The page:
What is a Qobuzissime? It’s an award presented by Qobuz for a first or second album.

Pop or Reggae, Metal or Classical, Jazz or Blues, no genre is excluded. More often than not the award is presented to a newly discovered artist.

Sometimes it might be a particularly quirky or a crossover album from a discography.

The important aspects are uniqueness, sincerity and quality. We look for these things in the recording, the project and the sound identity.





Albums

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Folk/Americana - Released February 24, 2017 | Nonesuch

Hi-Res Booklet Distinctions Qobuzissime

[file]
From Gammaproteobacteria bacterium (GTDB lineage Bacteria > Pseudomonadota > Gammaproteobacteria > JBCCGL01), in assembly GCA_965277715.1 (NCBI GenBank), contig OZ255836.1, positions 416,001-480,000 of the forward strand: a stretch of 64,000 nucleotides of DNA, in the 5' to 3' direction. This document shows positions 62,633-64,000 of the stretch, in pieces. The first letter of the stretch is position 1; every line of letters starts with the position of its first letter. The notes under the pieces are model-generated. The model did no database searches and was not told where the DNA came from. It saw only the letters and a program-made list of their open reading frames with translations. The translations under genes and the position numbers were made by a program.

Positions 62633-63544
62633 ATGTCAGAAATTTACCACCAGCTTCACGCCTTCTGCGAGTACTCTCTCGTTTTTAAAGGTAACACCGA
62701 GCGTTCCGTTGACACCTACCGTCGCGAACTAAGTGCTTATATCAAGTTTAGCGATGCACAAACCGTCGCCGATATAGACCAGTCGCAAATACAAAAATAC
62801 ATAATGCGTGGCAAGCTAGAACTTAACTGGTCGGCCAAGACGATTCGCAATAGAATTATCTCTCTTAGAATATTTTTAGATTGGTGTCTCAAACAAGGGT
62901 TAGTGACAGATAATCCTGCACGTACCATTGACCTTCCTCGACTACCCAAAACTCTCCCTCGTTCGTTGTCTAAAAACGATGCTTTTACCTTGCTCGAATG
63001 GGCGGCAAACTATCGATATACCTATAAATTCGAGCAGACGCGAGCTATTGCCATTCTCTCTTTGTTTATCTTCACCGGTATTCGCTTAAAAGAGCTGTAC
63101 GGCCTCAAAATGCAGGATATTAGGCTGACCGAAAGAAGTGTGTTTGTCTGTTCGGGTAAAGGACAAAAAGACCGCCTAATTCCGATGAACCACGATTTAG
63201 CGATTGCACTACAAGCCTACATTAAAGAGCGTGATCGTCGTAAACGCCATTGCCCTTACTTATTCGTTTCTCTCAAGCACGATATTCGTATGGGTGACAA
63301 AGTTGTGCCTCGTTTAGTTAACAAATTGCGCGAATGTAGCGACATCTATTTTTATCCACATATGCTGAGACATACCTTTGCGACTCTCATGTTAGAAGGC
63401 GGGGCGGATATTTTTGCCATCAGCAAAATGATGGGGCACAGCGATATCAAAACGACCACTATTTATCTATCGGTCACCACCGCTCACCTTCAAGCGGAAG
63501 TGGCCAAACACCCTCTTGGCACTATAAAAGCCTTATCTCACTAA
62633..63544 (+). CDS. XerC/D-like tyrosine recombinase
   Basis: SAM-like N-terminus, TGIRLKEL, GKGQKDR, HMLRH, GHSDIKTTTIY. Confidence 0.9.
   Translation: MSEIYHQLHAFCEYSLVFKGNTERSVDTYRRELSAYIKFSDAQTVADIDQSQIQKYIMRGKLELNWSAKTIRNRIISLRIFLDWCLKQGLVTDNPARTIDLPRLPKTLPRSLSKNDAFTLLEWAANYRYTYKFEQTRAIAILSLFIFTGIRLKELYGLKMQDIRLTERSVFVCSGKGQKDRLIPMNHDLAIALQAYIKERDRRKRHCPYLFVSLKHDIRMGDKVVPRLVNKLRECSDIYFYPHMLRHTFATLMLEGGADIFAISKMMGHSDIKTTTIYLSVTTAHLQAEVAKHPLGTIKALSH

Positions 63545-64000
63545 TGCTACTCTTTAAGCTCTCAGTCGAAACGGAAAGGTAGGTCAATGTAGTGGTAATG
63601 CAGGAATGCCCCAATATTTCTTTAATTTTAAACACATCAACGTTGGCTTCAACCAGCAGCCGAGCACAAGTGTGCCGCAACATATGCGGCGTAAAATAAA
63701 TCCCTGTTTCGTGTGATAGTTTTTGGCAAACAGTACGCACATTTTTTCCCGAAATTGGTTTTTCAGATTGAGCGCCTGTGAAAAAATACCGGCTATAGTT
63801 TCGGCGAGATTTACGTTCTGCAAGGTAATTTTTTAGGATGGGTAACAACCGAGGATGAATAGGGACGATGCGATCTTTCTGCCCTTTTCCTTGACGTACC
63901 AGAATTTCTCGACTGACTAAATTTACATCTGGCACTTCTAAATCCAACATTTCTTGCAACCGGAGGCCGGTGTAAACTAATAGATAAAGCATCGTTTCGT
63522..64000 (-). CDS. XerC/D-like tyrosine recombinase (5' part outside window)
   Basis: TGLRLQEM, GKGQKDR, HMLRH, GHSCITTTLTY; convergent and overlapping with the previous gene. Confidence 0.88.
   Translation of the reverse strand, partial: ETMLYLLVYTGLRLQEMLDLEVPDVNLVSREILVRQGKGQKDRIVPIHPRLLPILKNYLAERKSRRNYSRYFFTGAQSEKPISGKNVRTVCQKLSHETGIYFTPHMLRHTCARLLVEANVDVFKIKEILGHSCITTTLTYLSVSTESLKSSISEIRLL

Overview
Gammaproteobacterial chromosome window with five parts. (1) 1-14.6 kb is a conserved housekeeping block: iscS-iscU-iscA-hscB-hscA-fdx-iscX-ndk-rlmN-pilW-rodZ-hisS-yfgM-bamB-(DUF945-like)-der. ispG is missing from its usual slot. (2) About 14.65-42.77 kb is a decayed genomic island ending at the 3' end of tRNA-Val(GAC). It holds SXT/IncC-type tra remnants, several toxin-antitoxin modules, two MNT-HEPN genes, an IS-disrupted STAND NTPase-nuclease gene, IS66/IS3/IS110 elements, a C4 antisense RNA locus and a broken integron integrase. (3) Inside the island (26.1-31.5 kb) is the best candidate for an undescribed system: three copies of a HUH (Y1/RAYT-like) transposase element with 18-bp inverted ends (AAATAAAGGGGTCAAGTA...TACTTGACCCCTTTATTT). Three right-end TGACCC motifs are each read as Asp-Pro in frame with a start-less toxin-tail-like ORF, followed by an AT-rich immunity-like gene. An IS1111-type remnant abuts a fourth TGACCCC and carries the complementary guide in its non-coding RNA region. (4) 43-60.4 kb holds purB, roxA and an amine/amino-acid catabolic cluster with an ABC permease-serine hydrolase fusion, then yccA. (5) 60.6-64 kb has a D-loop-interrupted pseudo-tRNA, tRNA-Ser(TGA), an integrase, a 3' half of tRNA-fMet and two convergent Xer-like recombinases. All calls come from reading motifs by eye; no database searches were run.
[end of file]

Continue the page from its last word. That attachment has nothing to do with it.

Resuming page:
Rhiannon Giddens has always been keenly aware of the arc of American history -- the Carolina Chocolate Drops, the 2000s band she once led, was designed as a critique of the darker moments of Americana -- but Freedom Highway, her second solo album, puts her intent into perspective. Where her 2015 solo debut, Tomorrow Is My Turn, was essentially a covers album, gaining its importance through context, Freedom Highway relies on originals, but the past is never far behind. This should be expected from Giddens, who is at her core a folk artist building upon -- and expanding -- tradition, but it's still startling to realize how she establishes a vernacular at the outset of Freedom Highway, then explores all of the possibilities of African-American folk music on the album. "At the Purchaser's Option," the song that inaugurates Freedom Highway, explicitly evokes slavery, and it's spare and haunting, standing in contrast to the title-track closer, a funky number that illustrates how far African-Americans have traveled during the course of the history of the United States. Throughout Freedom Highway, Giddens plays with this idea -- how oppression gave way to freedom -- and it's not just through her lyrics, but how the music expands as the album reaches its conclusion: at the outset, it seems austere, but by its conclusion it's a robust celebration of all the weird, wonderful parts of America. This isn't an accident. Freedom Highway draws upon deep American traditions, and while its form may be a throwback, it speaks to a time when the phrase "Black Lives Matter" can be seen as controversial and, in doing so, it illustrates how these issues are deeply ingrained in American life and cannot be forgotten. ~ Stephen Thomas Erlewine